He added: “Coping with and learning to live with loss is the great challenge you face but you can take heart from the fact that you have such strong communities around you at this difficult time."

President Higgins also praised the tireless search teams - including the Irish Coast Guard, Naval Service, Garda and volunteer divers - as well as the fishing community of Union Hall on Glandore Harbour, where the tragedy occurred.

As previously reported on Afloat.ie, the fishing trawler Tit Bonhomme ran aground in rough seas near Adam's Rock, at the mouth of the harbour, on Sunday 15 January.

Five of the six-person crew - Eldin, Hayes, Attea Shaban (26), Kevin Kershaw (21) and Wael Mohammed (35) - lost their lives when the boat went down.

Only 43-year-old Abdul Mohammed, the brother of Wael Mohammed, survived the sinking after he was able to reach the shore.

The Irish Times has more on the story HERE.

Published in News Update

#NEWS UPDATE - The body of the last missing crewmember of the stricken Tit Bonhomme was recovered in Glandore Bay in West Cork on Friday, The Irish Times reports.

The remains of 23-year-old Egyptian national Saied Ali Edlin were discovered floating on the surface to the west of the bay off Long Point, almost a mile from the wreck site and close to a month after the tragedy occurred.

It also comes just two days after the body of skipper Michael Hayes was found close to the mouth of the harbour, as previously reported on Afloat.ie.

The fishing vessel Tit Bonhomme ran aground in rough seas near Adam's Rock, at the mouth of Glandore Harbour, on Sunday 15 January.

Five of the six-person crew - Eldin, Hayes, Attea Shaban (26), Kevin Kershaw (21) and Wael Mohammed (35) - lost their lives when the boat went down.

Only 43-year-old Abdul Mohammed, the brother of Wael Mohammed, survived the sinking after he was able to reach the shore.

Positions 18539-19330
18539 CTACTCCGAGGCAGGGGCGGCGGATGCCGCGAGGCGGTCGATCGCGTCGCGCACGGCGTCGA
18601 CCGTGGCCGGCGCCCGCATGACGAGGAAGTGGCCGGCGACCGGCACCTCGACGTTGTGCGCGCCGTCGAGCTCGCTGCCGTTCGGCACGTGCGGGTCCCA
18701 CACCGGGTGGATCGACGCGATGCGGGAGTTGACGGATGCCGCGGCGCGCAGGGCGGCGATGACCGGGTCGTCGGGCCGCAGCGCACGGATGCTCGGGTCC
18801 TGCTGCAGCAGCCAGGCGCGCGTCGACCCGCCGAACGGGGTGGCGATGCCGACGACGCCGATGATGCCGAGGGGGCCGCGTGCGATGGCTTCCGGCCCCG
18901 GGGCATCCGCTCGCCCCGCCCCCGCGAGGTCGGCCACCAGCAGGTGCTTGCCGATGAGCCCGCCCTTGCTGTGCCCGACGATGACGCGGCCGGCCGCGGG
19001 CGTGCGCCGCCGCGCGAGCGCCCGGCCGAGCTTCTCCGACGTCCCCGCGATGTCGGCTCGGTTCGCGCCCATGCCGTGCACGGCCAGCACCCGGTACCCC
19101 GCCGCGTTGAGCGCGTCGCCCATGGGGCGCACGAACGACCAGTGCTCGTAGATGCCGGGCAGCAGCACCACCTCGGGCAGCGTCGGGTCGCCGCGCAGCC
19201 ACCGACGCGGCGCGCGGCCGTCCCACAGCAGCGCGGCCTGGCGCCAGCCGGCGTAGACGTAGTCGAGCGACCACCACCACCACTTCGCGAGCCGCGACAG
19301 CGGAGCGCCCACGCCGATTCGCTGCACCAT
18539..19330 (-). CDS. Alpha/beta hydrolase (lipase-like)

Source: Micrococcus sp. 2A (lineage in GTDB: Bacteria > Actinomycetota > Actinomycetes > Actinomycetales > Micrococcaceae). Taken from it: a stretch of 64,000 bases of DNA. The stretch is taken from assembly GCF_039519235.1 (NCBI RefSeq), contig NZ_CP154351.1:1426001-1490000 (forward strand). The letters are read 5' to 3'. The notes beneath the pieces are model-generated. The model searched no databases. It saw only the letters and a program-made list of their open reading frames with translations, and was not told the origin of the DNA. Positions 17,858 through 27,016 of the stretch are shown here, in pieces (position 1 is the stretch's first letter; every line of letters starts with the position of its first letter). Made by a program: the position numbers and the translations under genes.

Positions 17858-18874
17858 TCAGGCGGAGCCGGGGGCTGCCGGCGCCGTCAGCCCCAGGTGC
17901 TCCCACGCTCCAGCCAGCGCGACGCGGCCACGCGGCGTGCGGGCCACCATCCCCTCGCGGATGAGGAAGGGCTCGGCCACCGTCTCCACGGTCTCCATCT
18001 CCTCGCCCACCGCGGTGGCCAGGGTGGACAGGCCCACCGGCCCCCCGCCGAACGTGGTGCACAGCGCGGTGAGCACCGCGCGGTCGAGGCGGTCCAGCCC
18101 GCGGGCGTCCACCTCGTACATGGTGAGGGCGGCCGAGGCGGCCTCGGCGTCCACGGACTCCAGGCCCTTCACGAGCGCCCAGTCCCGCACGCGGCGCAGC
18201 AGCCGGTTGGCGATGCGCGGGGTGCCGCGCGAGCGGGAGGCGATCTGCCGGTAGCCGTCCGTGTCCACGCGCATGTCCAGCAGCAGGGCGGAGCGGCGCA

"Some of those lost were Egyptian, some were Irish but if you fish the sea, you’re all part of the same family," commented harbour master John Minihane. "We’re all the same, we’re one fishing family and we brought them home.”

The Irish Times has more on the story HERE.

Published in News Update
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About boot Düsseldorf: With almost 250,000 visitors, boot Düsseldorf is the world's largest boat and water sports fair and every year in January the “meeting place" for the entire industry. From 18 to 26 January 2020, around 2,000 exhibitors will be presenting their interesting new products, attractive further developments and maritime equipment. This means that the complete market will be on site in Düsseldorf and will be inviting visitors on nine days of the fair to an exciting journey through the entire world of water sports in 17 exhibition halls covering 220,000 square meters. With a focus on boats and yachts, engines and engine technology, equipment and accessories, services, canoes, kayaks, kitesurfing, rowing, diving, surfing, wakeboarding, windsurfing, SUP, fishing, maritime art, marinas, water sports facilities as well as beach resorts and charter, there is something for every water sports enthusiast.

At A Glance – Boot Dusseldorf 

Organiser
Messe Düsseldorf GmbH
Messeplatz
40474 Düsseldorf
Tel: +49 211 4560-01
Fax: +49 211 4560-668
Web: https://www.boot.com/

The first boats and yachts will once again be arriving in December via the Rhine.